Internet Safety for Children
World Wide Web
While the internet opens a world of possibilities for children, expanding their horizons and exposing them to different cultures and ways of life, they can be exposed to dangers as they hit the road exploring the information highway.
There are individuals who attempt to sexually exploit children through the use of online services and the internet. Some of these persons gradually seduce their targets through the use of attention, affection, kindness, and even gifts. These individuals are often willing to devote considerable amounts of time, money, and energy in this process. They listen to and empathize with the problems of children. They will be aware of the latest music, hobbies, and interests of children. These individuals attempt to gradually lower children’s inhibitions by slowly introducing sexual context and content into their conversations.
There are other individuals, however, who immediately engage in sexually explicit conversation with children. Some collect and trade child-pornographic images, while others seek face-to-face meetings with children via online contacts.
Computer Sex Offenders
It is important for parents to understand that children can be indirectly victimized through conversation, i.e. "chat," as well as the transfer of sexually explicit information and material. Computer-sex offenders may also be evaluating children they come in contact with online for future face-to-face contact and direct victimization. Parents and children should remember that a computer-sex offender can be any age or sex.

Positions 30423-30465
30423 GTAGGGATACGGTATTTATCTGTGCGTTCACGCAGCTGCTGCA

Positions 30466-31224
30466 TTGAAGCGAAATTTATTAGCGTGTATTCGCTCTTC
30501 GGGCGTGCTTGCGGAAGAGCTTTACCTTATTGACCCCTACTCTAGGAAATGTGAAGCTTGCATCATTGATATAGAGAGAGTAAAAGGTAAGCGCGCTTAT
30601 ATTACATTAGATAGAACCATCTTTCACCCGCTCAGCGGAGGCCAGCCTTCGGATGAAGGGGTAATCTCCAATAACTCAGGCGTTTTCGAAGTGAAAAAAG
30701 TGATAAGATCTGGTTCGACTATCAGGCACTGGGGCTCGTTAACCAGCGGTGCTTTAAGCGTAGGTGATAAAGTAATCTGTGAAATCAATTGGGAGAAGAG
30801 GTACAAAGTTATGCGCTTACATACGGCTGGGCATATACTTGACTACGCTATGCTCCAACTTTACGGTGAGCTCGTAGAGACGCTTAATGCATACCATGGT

General Rules for Kids and Computers
- Children should have rules for using the computer.
- Do not allow children to send their photo to anyone without the parent’s permission.
- Keep the computer in a family room rather than the child’s bedroom so parents know what he/she is doing on the computer.
- Parents should learn how to use parental controls to keep unwanted material off their computer.
- Teach children on the internet not to give out information such as name, password, parents names, address, school name or phone number in a chat room or bulletin board. Never let a child arrange a face-to-face meeting with another computer user.